However, if the UHI is not clearly separable from the data, but instead contaminates it in unclear ways, it seems like the UHI effect could contribute to a false measure of warming. As you carefully point out, it is the trend that is the key issue, and you have to be comparing apples to apples and not to some unknown mixture of apples and oranges.

        • bender
          Posted Dec 15, 2010 at 10:41 PM | Permalink

          To the extent that UHI grows over time as cities grow, this paper, looking at spatial patterns in temperature, complements rather nicely McKitrick & Nierenberg 2010, who study spatial patterns in the *trend* field over the last 3 decades. It’s the two taken together that are powerful. (Not to mention the analysis by Ed Long of the US NCDC data.)

        • Feet2theFire
          Posted Dec 16, 2010 at 2:52 AM | Permalink

          Re: bender (Dec 15 22:41),

          bender, it seems important to point out how much growth many 2nd and 3rd world cities have experienced in the last three decades (not to mention 1st world cities).

          50 years ago cities of 1 million were relatively few and far between. Now there are 476. [See here.]

          (simple numbers follow. . .)

          In 1800 only one city in the world (Beijing) had 1 million people. []

          By 1900 1.3 million wouldn’t even get in the top 10. []

          By 1950 it took 4.8 million to make the top 10. []

          In 2005, it took 8 million inhabitants to make the top 26. Of those 26, 21 would have been considered 2rd or 3rd world countries in 1950. [] Three were U.S. cities, plus London and Paris – those are the only 1950 “first world” cities to make the top 26.

          As of now, it takes 8 million to make the top 38. And only 210 years ago only ONE city had ONE million!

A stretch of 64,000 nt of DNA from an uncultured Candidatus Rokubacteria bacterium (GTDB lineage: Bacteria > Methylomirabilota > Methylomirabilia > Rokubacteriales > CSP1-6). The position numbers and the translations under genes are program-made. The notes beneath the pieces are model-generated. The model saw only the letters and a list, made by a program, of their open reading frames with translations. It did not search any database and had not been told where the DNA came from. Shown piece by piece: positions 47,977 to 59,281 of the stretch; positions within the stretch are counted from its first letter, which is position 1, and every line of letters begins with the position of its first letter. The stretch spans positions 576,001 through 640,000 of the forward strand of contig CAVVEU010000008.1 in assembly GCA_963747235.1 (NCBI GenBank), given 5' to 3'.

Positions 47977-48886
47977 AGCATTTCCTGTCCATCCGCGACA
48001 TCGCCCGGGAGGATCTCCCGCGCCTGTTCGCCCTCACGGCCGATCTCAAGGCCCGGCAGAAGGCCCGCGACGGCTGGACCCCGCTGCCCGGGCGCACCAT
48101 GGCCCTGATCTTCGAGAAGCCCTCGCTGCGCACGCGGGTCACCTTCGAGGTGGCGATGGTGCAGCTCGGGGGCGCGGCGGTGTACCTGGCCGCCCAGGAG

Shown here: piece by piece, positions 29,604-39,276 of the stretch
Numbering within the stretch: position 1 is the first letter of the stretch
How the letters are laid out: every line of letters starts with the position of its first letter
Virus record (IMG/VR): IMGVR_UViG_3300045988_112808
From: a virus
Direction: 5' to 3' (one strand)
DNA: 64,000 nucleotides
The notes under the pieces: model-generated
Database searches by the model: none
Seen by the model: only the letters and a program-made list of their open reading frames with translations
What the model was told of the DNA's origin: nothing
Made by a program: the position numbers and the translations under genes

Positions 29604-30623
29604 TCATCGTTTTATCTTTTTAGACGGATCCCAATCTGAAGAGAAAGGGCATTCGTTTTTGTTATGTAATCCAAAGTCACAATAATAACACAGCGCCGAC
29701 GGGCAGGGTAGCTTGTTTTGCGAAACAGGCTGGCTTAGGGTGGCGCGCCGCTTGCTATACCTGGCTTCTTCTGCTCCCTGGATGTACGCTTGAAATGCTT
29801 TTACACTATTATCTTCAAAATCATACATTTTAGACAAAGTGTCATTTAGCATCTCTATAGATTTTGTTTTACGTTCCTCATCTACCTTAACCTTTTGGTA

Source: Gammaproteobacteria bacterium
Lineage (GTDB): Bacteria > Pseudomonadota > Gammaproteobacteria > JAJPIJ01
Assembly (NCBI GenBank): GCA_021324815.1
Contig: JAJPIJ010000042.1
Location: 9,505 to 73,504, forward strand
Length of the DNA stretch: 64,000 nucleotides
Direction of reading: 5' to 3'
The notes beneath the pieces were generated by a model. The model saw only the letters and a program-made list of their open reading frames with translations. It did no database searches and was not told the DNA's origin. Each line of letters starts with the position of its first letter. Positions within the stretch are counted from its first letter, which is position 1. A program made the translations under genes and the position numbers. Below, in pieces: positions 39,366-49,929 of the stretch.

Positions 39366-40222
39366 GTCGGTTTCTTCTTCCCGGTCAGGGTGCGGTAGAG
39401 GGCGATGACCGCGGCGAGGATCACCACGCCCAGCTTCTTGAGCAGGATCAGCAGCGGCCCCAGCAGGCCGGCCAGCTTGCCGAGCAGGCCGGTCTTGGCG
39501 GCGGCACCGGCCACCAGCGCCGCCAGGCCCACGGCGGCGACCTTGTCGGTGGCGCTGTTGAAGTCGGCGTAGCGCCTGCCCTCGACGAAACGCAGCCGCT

The degree of urbanization has been much more pronounced outside our back yard. With this study the UHI warming of the rest of the world can be seen much clearer. YES, measured temps are higher globally. With the world population having gone up 2.5-fold since 1950, and the great majority of that increase is in the 2nd and 3rd world countries who are trying to catch up to the U.S. and Europe. And that effort meant people moving to the cities – a trend which began just about the time the LIA was ending and the Industrial Revolution began, when the world population was 1-1.2 billion [], vs today’s 6.5 billion.

          The world certainly doesn’t need CO2 to warm up, not when huge cities have proliferated like they have. The numbers in some of these cities are mind-boggling…

        • Shallow Climate
          Posted Dec 15, 2010 at 10:57 PM | Permalink

          A weather station on the edge of a growing city, properly sited, will obviously indicate a warming due to UHI as that city expands around it. How does one factor such things as that into any “trends” in data? Even a station sited in the heart of a city could reflect a real UHI effect in the trend caused by changes in the city over time. This mess is a mess, to go along with SM’s justified emphasis on the quality of alleged temperature proxies–another mess.

        • bender
          Posted Dec 15, 2010 at 11:06 PM | Permalink

          There are ways to deal with such inhomogeneties. There are right ways, and there are wrong ways. But as long you don’t disclose what you are doing (Phil), there’s no way to judge. THAT is the mess here. Not UHI, but what the gatekeepers do or don’t do about it.